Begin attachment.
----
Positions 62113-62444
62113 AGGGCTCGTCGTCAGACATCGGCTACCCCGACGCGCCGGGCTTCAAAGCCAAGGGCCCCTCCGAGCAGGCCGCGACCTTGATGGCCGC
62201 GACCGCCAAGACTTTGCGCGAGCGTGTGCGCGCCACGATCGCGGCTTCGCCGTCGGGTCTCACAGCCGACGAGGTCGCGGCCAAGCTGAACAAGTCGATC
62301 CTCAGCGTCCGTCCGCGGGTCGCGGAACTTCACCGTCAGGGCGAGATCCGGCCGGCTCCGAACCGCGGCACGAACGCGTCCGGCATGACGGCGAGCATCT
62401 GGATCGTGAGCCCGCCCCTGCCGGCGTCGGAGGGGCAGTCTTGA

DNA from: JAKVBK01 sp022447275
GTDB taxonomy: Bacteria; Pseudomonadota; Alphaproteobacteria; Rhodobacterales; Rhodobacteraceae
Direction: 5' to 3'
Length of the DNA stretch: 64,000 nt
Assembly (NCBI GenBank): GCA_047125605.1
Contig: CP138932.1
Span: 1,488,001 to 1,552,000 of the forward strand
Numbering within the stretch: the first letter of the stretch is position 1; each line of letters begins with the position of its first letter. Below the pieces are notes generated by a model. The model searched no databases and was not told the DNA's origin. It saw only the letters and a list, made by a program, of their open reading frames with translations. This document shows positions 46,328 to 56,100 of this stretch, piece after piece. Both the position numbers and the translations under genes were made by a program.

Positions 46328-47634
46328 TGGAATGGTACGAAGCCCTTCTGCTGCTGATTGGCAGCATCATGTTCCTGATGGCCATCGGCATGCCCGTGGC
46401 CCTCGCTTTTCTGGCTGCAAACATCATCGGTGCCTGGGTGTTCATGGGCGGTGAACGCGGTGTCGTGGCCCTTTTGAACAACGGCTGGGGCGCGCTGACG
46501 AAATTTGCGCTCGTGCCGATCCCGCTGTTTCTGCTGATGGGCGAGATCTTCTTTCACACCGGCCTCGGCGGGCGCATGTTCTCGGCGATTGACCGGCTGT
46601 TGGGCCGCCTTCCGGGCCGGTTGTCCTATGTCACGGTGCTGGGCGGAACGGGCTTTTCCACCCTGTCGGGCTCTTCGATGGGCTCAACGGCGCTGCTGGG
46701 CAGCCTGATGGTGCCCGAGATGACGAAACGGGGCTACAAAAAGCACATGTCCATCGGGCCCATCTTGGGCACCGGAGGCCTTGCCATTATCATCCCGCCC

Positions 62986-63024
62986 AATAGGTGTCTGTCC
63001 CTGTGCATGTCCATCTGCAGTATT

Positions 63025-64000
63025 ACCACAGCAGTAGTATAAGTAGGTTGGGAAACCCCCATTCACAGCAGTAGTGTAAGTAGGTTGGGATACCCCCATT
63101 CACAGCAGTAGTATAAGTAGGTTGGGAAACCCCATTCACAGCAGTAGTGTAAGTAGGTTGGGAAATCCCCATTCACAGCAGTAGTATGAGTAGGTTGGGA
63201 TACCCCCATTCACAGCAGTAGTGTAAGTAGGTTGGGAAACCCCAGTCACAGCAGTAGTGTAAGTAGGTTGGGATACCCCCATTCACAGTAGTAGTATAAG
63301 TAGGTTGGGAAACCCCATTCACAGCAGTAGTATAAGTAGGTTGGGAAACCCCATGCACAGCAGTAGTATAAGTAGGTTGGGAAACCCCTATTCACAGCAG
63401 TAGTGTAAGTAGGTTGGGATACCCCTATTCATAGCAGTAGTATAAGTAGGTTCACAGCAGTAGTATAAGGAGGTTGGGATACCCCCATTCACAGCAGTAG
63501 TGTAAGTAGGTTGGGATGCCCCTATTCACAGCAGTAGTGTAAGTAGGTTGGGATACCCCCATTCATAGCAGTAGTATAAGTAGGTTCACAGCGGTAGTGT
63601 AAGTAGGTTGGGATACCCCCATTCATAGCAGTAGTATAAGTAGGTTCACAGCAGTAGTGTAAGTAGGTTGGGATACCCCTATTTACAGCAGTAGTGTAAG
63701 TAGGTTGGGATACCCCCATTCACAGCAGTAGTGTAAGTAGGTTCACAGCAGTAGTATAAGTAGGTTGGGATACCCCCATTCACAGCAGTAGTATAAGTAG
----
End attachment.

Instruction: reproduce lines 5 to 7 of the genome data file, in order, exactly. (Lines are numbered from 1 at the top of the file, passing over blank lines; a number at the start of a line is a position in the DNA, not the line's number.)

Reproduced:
62401 GGATCGTGAGCCCGCCCCTGCCGGCGTCGGAGGGGCAGTCTTGA

DNA from: JAKVBK01 sp022447275
GTDB taxonomy: Bacteria; Pseudomonadota; Alphaproteobacteria; Rhodobacterales; Rhodobacteraceae